SALT LAKE CITY — Utah voters showed up at the polls on Election Day in record-breaking numbers.
Early numbers by county
- More than 268,000 people voted in Salt Lake County — the first county to release its early numbers after 8 p.m.
- Utah County saw more than 87,000 voters.
- In Davis County, more than 95,000 people voted, compared to 65,000 overall in 2014.
- More than 25,000 voters cast ballots in Summit County.
- More than 11,000 people voted in Iron County.
How this year compares
The state's elections director, Justin Lee, said that by Tuesday afternoon Utah had already passed previous midterms in the number of ballots cast.
About 815,000 ballots had been cast that officials had a record for as of late Tuesday night, Lee said, representing 58 percent of active voters.
"No question, we're breaking records," Lee said.
In 2010, 653,000 Utahns voted — 51.55 percent of registered voters. In 1990 and 1994, the turnout was about 58 percent, Lee said, but this year's percentage may beat those numbers as many ballots are still in the mail or being counted.
Lines at polls
Utahns voting in-person Tuesday had varying experiences at polling locations.
Areas of Utah County saw heavy voter participation and long lines.
In response, elections officials relocated additional machines to locations in the north end of the county and provided some paper ballots to make sure everyone waiting had the opportunity to vote, according to Utah County Clerk/Auditor Bryan Thompson.
But as of 11 p.m., people were still lined up waiting to vote in Utah County.
"It's the first time for vote by mail in Utah County and we anticipated that a lot of people would still show up," said Lt. Gov. Spencer Cox in regard to the wait time in Utah County.
Voters in Eagle Mountain saw wait times of up to two hours but were treated to cookies, water, donuts, coffee and hot chocolate at different times throughout the day.
Larry Dew went to two voting centers in Lehi, only to find more than two-hour waiting times. As waits at Lehi's City Hall grew to as much as three hours in the evening, pizza was dispatched to sate hungry voters.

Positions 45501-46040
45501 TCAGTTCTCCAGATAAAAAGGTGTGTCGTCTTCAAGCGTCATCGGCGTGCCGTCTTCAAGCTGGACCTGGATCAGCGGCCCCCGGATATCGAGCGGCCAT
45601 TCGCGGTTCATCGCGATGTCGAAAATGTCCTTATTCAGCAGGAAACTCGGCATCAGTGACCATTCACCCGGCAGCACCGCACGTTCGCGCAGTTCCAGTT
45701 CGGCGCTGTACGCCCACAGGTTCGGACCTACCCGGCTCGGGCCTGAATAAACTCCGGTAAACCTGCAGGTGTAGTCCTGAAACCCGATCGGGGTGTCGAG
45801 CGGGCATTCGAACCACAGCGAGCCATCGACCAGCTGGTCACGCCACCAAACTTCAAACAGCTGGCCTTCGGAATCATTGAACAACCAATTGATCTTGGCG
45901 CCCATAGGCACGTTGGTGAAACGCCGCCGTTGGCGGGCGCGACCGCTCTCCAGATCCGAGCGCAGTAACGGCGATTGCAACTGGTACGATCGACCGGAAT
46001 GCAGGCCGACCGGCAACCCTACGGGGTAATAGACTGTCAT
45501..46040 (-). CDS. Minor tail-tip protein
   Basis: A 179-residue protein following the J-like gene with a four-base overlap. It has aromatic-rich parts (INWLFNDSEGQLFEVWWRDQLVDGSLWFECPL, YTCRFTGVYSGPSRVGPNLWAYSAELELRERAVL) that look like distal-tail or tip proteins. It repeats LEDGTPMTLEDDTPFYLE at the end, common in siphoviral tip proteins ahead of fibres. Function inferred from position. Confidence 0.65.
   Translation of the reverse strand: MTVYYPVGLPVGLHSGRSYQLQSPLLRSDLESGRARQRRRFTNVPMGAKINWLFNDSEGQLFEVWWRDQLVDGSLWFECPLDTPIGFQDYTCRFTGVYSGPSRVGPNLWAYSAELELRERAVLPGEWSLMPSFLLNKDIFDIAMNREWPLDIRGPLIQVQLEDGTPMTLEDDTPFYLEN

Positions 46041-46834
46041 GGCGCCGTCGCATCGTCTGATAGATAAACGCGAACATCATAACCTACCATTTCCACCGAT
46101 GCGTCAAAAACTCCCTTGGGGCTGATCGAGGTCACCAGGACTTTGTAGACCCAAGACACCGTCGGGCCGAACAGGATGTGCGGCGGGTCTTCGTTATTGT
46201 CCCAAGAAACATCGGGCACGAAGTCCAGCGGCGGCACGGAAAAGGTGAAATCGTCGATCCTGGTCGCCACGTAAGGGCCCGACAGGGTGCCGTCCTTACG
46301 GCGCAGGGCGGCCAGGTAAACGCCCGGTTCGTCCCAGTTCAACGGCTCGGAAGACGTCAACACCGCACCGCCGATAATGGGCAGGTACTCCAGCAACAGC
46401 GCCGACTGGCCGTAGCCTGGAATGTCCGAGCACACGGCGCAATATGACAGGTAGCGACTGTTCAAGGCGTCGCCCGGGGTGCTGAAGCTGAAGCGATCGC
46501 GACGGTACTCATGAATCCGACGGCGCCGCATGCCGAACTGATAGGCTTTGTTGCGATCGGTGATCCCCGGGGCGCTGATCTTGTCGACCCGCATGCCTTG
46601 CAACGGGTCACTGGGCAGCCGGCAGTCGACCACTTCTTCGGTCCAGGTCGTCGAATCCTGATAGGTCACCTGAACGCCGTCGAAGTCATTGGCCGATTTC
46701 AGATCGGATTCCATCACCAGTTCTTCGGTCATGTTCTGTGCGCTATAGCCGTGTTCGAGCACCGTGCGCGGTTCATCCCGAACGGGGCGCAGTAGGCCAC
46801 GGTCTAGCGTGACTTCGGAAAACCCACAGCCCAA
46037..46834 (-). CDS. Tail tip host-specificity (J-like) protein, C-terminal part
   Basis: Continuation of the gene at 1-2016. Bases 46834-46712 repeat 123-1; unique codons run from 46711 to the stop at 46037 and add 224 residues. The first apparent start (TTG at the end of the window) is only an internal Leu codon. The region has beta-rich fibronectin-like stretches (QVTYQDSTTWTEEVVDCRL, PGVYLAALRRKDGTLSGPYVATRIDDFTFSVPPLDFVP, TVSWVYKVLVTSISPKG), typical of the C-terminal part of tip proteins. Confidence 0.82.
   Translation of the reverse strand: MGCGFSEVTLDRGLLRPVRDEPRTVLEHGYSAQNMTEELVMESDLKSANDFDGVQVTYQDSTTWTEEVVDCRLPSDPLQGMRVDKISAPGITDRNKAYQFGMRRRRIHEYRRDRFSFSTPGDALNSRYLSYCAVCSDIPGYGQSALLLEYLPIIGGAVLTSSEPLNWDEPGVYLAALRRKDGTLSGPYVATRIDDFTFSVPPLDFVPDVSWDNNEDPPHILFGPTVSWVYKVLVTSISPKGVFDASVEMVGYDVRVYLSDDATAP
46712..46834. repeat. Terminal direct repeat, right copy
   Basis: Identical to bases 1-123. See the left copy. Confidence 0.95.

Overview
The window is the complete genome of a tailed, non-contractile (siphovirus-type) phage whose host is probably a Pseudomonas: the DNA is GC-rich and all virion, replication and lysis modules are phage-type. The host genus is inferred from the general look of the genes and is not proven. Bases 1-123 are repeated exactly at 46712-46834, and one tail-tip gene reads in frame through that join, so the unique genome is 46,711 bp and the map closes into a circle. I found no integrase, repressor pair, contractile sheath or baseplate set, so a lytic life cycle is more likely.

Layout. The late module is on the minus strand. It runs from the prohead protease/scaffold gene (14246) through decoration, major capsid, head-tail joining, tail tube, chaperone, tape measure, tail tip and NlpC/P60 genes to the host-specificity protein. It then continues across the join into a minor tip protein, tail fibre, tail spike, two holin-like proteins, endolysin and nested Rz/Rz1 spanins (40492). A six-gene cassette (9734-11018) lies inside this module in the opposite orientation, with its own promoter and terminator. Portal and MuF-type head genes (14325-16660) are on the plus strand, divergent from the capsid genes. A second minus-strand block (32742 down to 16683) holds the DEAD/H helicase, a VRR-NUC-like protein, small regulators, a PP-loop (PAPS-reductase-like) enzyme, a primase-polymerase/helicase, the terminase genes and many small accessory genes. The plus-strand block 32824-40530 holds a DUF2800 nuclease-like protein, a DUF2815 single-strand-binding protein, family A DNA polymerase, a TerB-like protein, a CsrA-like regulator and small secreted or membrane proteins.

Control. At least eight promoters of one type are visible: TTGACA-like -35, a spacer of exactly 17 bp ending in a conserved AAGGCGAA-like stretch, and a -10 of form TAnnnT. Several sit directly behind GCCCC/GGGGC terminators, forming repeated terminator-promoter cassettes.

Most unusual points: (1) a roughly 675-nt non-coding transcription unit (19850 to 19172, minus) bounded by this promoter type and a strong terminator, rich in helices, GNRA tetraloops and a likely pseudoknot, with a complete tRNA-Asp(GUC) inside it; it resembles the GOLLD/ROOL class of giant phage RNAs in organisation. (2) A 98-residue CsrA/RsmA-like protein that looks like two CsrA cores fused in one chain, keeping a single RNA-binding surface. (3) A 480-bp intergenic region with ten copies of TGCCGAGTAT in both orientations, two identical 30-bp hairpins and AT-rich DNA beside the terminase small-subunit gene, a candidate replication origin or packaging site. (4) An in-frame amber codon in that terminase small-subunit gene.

Current voting lines at the Richins Building and @ParkCityGovt Building are hitting 90+ minute wait times. Consider a quick drive to #Kamas or #Coalville where wait times are ranging between 5-10 minutes. #ParkCity#SummitCountypic.twitter.com/vneFGOzyib— Summit County, Utah (@SummitCountyUT) November 6, 2018
Summit County tweeted wait times of over 90 minutes in Park City, and encouraged voters to consider driving to Kamas or Coalville where wait times were under 10 minutes.
Lines were short at the Trolley Square voting center Tuesday morning, but each machine was still occupied and the room had a bustling atmosphere. In the first two hours, more than 100 ballots had been cast.
Shauna Bagley, the Trolley Square voting center lead, was impressed by the turnout and said she expected the evening hours to get very busy.
She believes this year's election drew more voters than usual for a midterm election because of the propositions and having a former presidential candidate on the ballot.
Grace Laughlin, who cast her first ballot Tuesday, comes from a family of dedicated voters.
"I like that I'm finally able to participate in the choices that are being made for me and the people I care about," she said after voting next to her parents.
Her father, Shawn Laughlin, was excited to see her participate in her first election.
"Normally we would just mail our ballots in, but we wanted to do it down here in person for her first time," he said.
University of Utah senior William Lewis cast his ballot at the Marriott Library polling station Tuesday.
"I think it's more fun to vote in person," Lewis said.
The voting center at Columbus Community Center wasn't as busy but received 35 ballots within the first two hours of opening.
"I want change, and it's time now," said James Montgomery after casting his ballot at Trolley Square. "Change is for the best, and people want something different now."
A previous version said 1.4 million votes had been counted as of Tuesday. That number actually represents the number of active voters. More than 800,000 votes were counted as of late Tuesday night.